The current primary school building was constructed and opened in 1974. It originally consisted of 24 classrooms and a P.E. hall. It was built in the orchard of the Convent garden. The cost of the building was £190,000, and the Department of Education paid seven-eighths of this. Sr. Benedicta set about raising the rest of the money with great energy and zeal. The Building Fund grew as Sr. Benedicta made and sold hairbands, calendars, St. Patrick’s Day badges and Christmas cribs, as well as her legendary weekly draws. The children brought in a few pence each week, and in each class, one lucky child took home a price each week.  In a short few years, the building was fully paid for. Sr. Benedicta’s Building Fund tradition continues to this day, and the children benefit hugely by the opportunities made possible through the “Building Fund” draw.

The new school was bright and airy. The building has been steadfastly maintained by successive Boards of Management, and its excellent condition has been frequently remarked upon by visitors. Although the surroundings of the school have changed very little in the last thirty years, the physical arrangement of the rooms within the building has been adapted according to the changing needs of the school.

Moving into the 21st Century

In 1999, the school was 25 years old, and a ceremony and party were held to commemorate the silver jubilee. The then principal Sr. Joanna Flannery, went on career break, and Mrs E. Clifford took on the role of Principal. In 2000, the Sisters of Charity announced that from then on, a Sister would not be Principal of St. Vincent’s. Following Mrs Clifford’s retirement in 2000, Ms. M. Healy became Principal. The Religious Sisters of Charity continue as Trustees of the school, and are a constant presence in the life of the school.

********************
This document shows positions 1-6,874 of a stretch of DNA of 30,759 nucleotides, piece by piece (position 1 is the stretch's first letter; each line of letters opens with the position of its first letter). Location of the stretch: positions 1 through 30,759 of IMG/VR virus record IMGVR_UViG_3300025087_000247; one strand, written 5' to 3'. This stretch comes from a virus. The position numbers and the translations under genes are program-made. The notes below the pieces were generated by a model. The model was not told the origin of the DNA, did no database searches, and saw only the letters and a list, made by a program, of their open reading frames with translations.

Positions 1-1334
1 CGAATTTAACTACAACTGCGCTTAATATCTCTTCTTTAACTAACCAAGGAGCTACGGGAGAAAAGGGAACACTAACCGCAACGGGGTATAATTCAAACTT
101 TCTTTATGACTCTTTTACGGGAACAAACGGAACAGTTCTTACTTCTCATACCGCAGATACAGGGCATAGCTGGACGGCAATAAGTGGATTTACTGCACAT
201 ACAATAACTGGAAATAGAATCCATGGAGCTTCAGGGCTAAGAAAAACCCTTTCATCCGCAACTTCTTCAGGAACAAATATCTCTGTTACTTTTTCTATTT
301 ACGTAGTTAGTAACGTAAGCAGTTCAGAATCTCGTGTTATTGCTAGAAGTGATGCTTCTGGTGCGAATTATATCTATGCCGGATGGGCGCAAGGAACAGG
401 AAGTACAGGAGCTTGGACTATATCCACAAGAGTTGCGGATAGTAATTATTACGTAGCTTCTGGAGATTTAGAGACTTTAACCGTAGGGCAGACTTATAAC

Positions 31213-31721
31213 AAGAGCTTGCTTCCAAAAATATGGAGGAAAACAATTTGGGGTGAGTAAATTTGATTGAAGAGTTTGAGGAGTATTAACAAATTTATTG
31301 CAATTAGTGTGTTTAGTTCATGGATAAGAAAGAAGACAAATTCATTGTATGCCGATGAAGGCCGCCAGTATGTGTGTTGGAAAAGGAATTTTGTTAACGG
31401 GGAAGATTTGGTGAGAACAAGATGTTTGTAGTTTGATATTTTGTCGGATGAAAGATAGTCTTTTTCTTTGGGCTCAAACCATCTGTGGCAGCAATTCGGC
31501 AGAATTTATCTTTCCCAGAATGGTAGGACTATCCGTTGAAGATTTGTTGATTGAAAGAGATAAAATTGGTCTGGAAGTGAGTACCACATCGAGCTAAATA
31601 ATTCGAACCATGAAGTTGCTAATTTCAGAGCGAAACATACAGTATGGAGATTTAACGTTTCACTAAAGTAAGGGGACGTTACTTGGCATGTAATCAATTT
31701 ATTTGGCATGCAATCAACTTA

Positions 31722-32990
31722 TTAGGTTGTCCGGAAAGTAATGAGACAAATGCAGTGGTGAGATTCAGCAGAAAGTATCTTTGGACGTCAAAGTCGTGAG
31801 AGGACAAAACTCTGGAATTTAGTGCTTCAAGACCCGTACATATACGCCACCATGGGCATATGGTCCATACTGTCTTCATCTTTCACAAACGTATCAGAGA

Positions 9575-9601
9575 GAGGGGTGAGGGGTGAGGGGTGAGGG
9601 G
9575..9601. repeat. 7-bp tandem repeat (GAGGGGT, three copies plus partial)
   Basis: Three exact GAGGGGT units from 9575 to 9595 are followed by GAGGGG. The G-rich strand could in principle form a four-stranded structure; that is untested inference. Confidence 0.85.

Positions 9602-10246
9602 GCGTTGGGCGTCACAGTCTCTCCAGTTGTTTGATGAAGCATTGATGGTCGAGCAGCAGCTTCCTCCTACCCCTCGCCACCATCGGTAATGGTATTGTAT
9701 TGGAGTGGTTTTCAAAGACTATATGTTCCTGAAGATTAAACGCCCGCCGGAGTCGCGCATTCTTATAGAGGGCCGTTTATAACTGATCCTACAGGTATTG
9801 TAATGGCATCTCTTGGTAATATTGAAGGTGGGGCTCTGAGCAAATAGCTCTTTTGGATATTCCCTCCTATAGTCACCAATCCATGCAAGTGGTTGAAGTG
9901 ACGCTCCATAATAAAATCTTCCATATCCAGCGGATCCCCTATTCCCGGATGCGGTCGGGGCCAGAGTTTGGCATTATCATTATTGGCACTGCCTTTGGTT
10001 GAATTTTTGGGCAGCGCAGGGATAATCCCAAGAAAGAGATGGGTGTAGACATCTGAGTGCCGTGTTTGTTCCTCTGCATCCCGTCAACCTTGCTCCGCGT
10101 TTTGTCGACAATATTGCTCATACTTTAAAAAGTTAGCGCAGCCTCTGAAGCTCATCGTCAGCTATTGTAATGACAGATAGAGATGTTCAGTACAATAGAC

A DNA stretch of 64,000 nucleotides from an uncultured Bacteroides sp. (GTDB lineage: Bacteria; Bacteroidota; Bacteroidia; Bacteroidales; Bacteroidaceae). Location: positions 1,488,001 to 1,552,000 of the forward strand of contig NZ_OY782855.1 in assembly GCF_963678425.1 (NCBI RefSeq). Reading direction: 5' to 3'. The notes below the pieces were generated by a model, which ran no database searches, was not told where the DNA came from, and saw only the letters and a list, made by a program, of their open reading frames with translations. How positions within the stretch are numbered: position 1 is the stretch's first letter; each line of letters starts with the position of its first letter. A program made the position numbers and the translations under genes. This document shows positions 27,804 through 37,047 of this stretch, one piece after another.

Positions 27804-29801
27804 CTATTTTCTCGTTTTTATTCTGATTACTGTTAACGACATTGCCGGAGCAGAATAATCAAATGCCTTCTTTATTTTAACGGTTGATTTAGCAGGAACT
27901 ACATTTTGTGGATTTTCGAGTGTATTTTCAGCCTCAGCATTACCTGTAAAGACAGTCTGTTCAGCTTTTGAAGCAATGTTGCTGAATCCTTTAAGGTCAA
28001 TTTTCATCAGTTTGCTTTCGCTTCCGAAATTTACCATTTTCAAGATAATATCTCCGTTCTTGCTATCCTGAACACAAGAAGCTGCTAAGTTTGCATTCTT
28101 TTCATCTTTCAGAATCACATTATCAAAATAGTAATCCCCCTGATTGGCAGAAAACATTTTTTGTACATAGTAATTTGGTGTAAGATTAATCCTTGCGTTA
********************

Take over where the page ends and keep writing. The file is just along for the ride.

2004 saw the addition of New Horizons Preschool, a state of the art preschool which caters for 15 children in twice daily sessions.

President Mary McAleese and her husband Dr. Martin McAleese visited the school in November 2005 to launch a Bridging the Gap publication entitled Connections: Anthology of work by Cork pupils. (Deane, 2005) published to celebrate Cork’s year as European Capital of Culture in 2005.

In January, 2008, University College Cork moved into St. Vincent’s when they formally opened a professional practice room and a resource room in the school for the students of the B.A. in Early Childhood Studies. This marked the start of the professional collaboration between the school and the University in the area of early childhood education.

As we go forward into the 21st century, we continue to be inspired by the vision of Mary Aikenhead and we know that, from heaven, she is smiling on us and guiding our path. The seed she has planted has blossomed as beautifully as the cherry blossom in our school yard and has grown as strong as the sheltering trees in the playground.

                                                   (From A History of St. Vincent’s Primary School, 1857-2008)